In a Time When Authors Rule the Web
About a year and a half ago I warned bloggers and content creators to take author markup and authority and Google+ seriously.
Google was making under the hood noise about attaching authority to content published by individuals based on a variety of factors.
I advised bloggers to follow Google’s instruction to link their blog posts and about us pages to their Google+ profile in order that Google might start enhancing search results with goodies like profile pictures as below.
Here’s a tutorial on how to get author markup added using one of my favorite plugins.
And in this tutorial Brian Gardner explains how to add author markeup in the Genesis framework (the theme used on this site.)
By asking authors to add the attribute rel=”author” to their content Google was creating a way to beat spammers and duplicate content to a degree by attaching the real author to the original content.
Now I ask you – when doing a search, which result are you drawn to – the first one or the one with a friendly looking, smiley guy next to it?
This fact alone makes taking the time to add the required elements a no-brainer.
More recently Google has admitted that they are testing author authority in a much bigger way and actually choosing content to index based on this ranking.
Author authority is, like most things Google, a bit of a mystery, but you can bet that content that is found, shared and +1’d in Google+ is helping an author’s authority. This dollop of search fairy dust is why you cannot ignore Google+ or rel=author attributes.
If that weren’t enough Google is also allowing you to tell them where you contribute content. Think about that one for a bit. Now that brilliant post you submitted to Mashable, Huff Post or Social Media Examiner is going add to your author authority in some meaningful way perhaps.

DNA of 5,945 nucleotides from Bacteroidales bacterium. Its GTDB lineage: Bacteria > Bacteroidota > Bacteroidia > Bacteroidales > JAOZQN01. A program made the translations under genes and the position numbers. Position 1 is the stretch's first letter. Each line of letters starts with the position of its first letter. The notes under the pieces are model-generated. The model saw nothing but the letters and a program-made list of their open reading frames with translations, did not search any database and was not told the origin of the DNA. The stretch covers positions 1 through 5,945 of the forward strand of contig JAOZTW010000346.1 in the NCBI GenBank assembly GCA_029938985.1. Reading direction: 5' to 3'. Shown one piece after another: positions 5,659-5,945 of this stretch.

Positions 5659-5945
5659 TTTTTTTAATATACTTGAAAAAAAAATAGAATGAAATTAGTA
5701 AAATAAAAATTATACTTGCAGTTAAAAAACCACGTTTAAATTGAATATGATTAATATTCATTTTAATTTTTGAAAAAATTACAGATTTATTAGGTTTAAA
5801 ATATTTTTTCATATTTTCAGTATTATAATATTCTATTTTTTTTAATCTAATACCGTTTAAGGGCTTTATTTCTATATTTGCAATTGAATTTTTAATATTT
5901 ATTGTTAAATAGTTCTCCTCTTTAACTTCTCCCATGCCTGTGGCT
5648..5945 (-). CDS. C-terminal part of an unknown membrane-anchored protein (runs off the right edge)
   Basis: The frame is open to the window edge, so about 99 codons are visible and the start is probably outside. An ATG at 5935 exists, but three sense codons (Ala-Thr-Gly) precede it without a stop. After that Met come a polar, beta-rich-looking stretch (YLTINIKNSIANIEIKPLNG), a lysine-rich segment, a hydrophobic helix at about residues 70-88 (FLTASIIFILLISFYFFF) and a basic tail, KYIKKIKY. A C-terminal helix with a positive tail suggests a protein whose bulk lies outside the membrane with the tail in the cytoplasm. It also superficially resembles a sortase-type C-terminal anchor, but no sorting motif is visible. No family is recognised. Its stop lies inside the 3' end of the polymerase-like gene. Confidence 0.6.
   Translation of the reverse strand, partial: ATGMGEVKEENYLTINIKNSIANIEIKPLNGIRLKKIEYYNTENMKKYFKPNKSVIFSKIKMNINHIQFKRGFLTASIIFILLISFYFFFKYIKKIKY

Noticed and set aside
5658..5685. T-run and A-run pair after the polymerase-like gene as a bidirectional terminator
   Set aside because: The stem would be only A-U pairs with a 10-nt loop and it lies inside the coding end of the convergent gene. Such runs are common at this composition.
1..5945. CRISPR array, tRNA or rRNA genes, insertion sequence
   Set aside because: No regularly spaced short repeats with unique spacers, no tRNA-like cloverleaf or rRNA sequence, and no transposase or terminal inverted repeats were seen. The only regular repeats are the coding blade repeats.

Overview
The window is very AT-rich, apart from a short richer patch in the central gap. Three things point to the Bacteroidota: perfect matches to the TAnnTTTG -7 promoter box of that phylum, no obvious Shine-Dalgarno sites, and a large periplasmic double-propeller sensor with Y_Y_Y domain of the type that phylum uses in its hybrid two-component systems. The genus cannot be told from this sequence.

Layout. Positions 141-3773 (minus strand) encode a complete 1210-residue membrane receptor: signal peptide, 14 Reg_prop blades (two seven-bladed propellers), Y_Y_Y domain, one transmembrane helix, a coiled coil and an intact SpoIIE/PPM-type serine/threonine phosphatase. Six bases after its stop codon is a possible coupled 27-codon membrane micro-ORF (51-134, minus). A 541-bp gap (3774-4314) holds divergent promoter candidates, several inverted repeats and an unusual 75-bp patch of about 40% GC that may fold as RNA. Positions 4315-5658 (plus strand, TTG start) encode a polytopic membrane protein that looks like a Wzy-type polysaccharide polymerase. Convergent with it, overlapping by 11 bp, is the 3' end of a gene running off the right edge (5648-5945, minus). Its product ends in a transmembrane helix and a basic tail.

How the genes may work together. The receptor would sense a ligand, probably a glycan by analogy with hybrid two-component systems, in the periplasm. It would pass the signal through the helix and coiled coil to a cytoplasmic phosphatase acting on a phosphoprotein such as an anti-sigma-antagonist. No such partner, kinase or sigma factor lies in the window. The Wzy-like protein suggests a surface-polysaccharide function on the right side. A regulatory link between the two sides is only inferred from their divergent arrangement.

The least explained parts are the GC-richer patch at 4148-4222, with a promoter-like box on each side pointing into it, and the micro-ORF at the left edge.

By creating an authority ranking of sorts Google is creating another way to beat link spam and assign authority and importance to all manner of things left about the web such as comments, Quora answers, and Retweets.
So now we have an entirely new networking landscape. Instead of simply networking for links, we’ll have to get good at identifying and networking for author authority.
But perhaps I’m getting ahead of myself – first things first, it’s time to go to work on your own author authority.
- Get your content linked to your Google+ profile
- Optimize your Google+ profile with links to your articles
- Get to work creating and sharing great content
- Build your Google+ engagement and following
- Hmm, I wonder if a Wikipedia page would help?
- Make a list of potential sites/publications to submit guest posts
You can also start the process of signing up for Google Authorship here.
Plenty of authors and SEO types are covering this top these days and you would do yourself a favor to start your research with these two pieces from Copyblogger. Brian Clark on why you need to get on Google+ and 64 Google+ Content Strategies.